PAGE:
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Coca Cola Company Refuses Franchise for Sale of Drink in Israel

The Coca Cola Company today confirmed that it has refused to sell Coca Cola in Israel but contended that its decision was not motivated by Arab boycott threats. An official spokesman for the company told the Jewish Telegraphic Agency that denial of a franchise was based on a “business judgment” that sale of Coca Cola in Israel would not be profitable.

The tremendous volume of Coca Cola sales in Egypt, Lebanon, and a number of other Arab states were reported by informed sources, however, to have influenced the company’s decision. Threats from Beirut and Cairo were cited, if the American company provided Israelis with “the pause that refreshes.”

The Coca Cola spokesman said that in December, 1964, Tempo Soft Drinks Co., Ltd., of Israel, applied for franchise to bottle Coca Cola in Israel. “In January, 1965 we advised the applicant that as a result of careful study of his presentation it remained our considered business judgment that economic and market conditions in Israel were not yet such as would permit establishment and development of a Coca Cola bottling operation in that country on a mutually profitable basis,” said the spokesman. “We also advised the applicant that we took the same position in respect to prospects in a number of other countries in various parts of the world, some of which were also in the Middle East, for example: Jordan and Syria,” the spokesman added.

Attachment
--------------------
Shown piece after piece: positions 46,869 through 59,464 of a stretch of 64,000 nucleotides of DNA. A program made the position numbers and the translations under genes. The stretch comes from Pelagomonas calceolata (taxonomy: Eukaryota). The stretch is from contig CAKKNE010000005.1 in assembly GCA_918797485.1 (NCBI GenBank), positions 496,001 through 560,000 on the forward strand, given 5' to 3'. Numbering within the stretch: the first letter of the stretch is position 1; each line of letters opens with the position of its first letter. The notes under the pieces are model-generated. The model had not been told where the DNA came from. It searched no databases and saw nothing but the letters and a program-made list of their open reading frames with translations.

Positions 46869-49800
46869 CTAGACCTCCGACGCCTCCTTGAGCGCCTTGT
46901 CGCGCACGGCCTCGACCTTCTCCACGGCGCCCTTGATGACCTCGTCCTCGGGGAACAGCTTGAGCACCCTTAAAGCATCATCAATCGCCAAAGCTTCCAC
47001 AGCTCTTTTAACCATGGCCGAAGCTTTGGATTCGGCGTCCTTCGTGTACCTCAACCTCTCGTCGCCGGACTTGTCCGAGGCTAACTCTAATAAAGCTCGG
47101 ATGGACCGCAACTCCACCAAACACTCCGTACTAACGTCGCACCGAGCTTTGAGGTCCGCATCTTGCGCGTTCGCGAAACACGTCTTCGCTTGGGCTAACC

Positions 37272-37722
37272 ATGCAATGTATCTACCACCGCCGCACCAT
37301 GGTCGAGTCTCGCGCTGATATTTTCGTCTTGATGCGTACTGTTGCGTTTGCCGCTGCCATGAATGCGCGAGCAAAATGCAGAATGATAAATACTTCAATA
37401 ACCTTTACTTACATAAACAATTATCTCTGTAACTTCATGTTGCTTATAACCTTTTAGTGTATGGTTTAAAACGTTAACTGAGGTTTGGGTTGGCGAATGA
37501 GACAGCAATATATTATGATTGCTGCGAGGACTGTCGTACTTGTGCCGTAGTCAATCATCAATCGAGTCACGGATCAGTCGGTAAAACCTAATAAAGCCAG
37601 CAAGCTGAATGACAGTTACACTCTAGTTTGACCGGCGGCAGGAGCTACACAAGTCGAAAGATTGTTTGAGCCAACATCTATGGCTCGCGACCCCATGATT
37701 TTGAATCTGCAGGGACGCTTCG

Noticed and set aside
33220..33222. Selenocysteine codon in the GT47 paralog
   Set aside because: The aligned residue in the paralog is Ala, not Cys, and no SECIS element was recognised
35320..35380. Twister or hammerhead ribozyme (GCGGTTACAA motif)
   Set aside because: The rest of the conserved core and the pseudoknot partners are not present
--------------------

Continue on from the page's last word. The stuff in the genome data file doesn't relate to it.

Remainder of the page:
In September, 1965, the company reaffirmed the decision taken in January of that year. The Company maintained that “in addition to the applications from Tempo, we have received applications from a number of other individuals of ample means and good prospects. These other applications will also have to be given consideration when economic conditions justify it.

Coca Cola made known that “on several occasions we have acquainted Mr. Arnold Forster, general consul of the Anti-Defamation League of B’nai B’rith, with our position which we assured him was based upon local economic and market conditions rather than political considerations.” U.S. Commerce Department sources said anti-boycott provisions of the Export Control Act “lacked teeth” for Federal Government intervention at this juncture in view of the Coca Cola Company’s assertions.

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